‘Upstream Color’ (2013) Connects (Review)

I don’t even know where to start the conversation about Shane Carruth’s Upstream Color. It’s Carruth’s second film as a director, nine years after his debut with 2004’s Primer. The impression of that film has been a lasting one, even if most of us have no idea what was going on. Upstream Color is a different kind of confusing beast. It may be one of the most difficult films to review because there is so much to say, but how do you say it? It’s a movie that you could completely spoil, but still not give anything away. There’s no definitive answer to any of the questions it will leave you with. I would imagine you can watch it multiple times and take away new things each and every time.

Carruth tells much of the story by weaving montages in with a direct narrative. The main story revolves around two people, Kris (Amy Seimetz) and Jeff (Shane Carruth). Their lives have been turned upside down after they ingested a parasite, and become brainwashed by a mysterious character named The Thief. The next person we meet is called The Sampler, who we see raising pigs and experimenting with different sounds. He does some sort of unorthodox transplant of the parasite from Kris to a pig. With this, through the pigs, he’s able to monitor the lives of the individuals who shared said parasite with the pigs. If that sounds confusing, it really is.


Upstream Color is as much a love story as it is a thriller, or vice versa. Both of the main characters find themselves unravelling slowly. It seems as though the closer they get to one another, the closer their connection to what has happened to them strengthens. I won’t get into theories about what the film means in this review, but I would say the biggest theme is “connection”. It plays a lot like a ballet. It’s graceful, beautiful, powerful, but it can be quiet and ugly at times. Some things are moving in different directions, but it’s all for the same purpose. It’s abstract, but I’m assuming science may be a contributor. Shane Carruth found a way to make art, but also be smart and very calculated about every detail, although some of it is surreal.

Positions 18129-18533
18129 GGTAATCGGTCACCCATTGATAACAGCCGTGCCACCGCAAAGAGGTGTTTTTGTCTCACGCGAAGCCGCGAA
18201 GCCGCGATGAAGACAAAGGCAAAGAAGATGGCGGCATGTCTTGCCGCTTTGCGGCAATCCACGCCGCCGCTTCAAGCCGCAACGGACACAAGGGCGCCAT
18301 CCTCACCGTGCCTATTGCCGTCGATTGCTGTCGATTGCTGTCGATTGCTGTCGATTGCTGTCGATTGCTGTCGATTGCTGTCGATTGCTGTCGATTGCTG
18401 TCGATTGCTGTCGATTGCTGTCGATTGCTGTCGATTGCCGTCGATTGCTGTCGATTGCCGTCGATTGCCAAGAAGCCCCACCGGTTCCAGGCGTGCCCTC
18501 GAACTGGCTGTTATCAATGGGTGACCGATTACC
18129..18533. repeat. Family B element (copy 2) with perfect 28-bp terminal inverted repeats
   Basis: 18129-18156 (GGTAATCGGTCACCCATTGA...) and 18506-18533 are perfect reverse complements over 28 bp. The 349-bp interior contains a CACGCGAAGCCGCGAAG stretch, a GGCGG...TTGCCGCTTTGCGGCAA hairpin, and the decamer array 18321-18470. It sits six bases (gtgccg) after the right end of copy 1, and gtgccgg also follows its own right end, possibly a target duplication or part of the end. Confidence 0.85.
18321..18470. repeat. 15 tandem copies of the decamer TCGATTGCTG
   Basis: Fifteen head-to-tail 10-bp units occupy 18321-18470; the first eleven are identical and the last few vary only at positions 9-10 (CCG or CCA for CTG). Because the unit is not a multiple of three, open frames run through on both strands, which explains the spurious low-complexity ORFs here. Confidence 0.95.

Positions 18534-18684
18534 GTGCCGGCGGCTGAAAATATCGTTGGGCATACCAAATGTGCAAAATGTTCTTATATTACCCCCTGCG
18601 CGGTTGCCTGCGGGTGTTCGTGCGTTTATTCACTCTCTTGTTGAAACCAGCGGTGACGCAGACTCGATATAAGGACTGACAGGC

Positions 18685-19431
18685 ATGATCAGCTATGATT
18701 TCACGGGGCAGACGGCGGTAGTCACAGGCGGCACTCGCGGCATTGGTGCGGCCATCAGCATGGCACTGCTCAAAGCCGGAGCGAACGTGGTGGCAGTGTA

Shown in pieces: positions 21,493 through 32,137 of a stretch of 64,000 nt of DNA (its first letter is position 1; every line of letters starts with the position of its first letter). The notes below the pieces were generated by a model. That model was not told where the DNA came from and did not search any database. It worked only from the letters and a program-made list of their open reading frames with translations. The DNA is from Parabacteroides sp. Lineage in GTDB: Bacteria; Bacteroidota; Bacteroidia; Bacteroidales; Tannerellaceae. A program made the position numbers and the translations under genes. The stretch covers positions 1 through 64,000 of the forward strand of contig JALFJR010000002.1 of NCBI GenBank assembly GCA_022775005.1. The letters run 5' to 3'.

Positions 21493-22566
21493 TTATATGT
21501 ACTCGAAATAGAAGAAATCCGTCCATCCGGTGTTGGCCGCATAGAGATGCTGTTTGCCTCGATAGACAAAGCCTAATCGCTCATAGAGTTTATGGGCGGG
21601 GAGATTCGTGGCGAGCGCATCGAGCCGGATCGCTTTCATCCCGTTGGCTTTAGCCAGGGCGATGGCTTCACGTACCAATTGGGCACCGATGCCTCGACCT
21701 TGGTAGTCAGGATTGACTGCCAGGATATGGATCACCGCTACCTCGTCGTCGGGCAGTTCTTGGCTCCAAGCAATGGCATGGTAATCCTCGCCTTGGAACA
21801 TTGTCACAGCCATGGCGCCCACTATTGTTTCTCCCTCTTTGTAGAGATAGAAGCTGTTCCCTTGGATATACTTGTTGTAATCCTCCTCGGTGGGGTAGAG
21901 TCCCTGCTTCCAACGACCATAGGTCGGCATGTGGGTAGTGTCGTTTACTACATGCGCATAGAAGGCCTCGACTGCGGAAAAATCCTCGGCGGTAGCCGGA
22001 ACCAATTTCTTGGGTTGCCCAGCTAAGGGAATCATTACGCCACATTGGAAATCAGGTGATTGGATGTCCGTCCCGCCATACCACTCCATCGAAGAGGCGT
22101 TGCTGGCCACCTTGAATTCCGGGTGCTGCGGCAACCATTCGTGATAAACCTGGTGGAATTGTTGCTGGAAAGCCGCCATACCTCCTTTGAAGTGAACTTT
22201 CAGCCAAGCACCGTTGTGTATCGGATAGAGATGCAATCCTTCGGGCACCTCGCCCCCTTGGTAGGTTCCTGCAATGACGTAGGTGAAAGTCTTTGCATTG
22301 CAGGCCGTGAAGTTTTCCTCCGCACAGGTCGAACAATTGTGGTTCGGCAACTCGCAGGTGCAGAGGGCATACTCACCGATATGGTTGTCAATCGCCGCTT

Upstream Color is a thought provoking film that will leave a lasting impression (good or bad). I also can’t get away without mentioning that it has an amazing score that is just as stimulating as many of the images.

The Good: Carruth makes a great follow-up film. The acting. The story. The images. Overall, I would recommend it to anyone with an open mind and a love of film. One of the best films I’ve seen this year.
The Bad: You can’t stop thinking about it after it’s over. There are endless possibilities to what the film could “mean”, and it could really turn you against the film. You also have to be patient with it, and I don’t think it’s for everyone. Sorry Grandma.
The Ugly: If even one iota of what happens to these character in the film is truly a possibility, it’s absolutely terrifying. Parasites. The fact that I can’t recommend it to everyone.

Overall: 9.5/10

Written By Shane

Shane is a very talented writer that has been scribbling in notepads for most of his life. He loves all things movie related. His favorite film genres are Bill Murray, Super Heroes, and comedy. He loves talking movies, so leave him comments, please.

If you like us, let the world know…Share on Facebook0Tweet about this on TwitterGoogle+0Share on Reddit0share on Tumblr0Pin on Pinterest0Share on LinkedIn0Email to someone
  • Sverrir Sigfússon

    Been meaning to watch this forever

  • Dan O’Neill

    Good review Shane. A lot better than Primer for many reasons. The main one being that it actually has a story worth caring about and paying attention to because, in the end, the emotions just get you all wrapped-up and leave you with such a beautiful, yet simple shot.

  • Pingback: MOTM/LAMBCAST #188: UPSTREAM COLOR | The Large Association of Movie Blogs()

  • Pingback: Man, I Love Films – MOTM/LAMBCAST #188: UPSTREAM COLOR()

  • The Vern

    Really good review Shane but I’m sorry I was not thinking about it after it ended. Here’s the whole story in one sentence. A guy and a girl team up to find information about a powerful hallucinogen that causes their lives to be shared with each other and that of some pigs.

  • Shane

    I really recommend it. It’s on Netflix instant now.

  • Shane

    Thanks Dan. I agree. Although, I really like Primer. They are just two completely different films.

  • Shane

    I would have told you it doesn’t have boobs if you just would have asked me Vern.

    But in all seriousness I don’t think they were hallucinating. There is a connection after the parasite, but it’s a film that might take a few viewings. It’s a tough movie to talk about, and it’s even harder for me to convince someone to like it. I get where you’re coming from. Plus, no boobs.